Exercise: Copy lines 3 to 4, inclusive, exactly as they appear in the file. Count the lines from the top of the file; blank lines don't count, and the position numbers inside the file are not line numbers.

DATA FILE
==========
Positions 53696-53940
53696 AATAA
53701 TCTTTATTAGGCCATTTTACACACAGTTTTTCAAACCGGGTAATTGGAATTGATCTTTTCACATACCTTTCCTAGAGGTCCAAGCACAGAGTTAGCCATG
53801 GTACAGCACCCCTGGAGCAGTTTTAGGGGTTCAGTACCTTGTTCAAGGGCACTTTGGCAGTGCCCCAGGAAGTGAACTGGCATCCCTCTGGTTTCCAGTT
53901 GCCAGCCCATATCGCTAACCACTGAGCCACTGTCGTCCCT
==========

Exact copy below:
53701 TCTTTATTAGGCCATTTTACACACAGTTTTTCAAACCGGGTAATTGGAATTGATCTTTTCACATACCTTTCCTAGAGGTCCAAGCACAGAGTTAGCCATG
53801 GTACAGCACCCCTGGAGCAGTTTTAGGGGTTCAGTACCTTGTTCAAGGGCACTTTGGCAGTGCCCCAGGAAGTGAACTGGCATCCCTCTGGTTTCCAGTT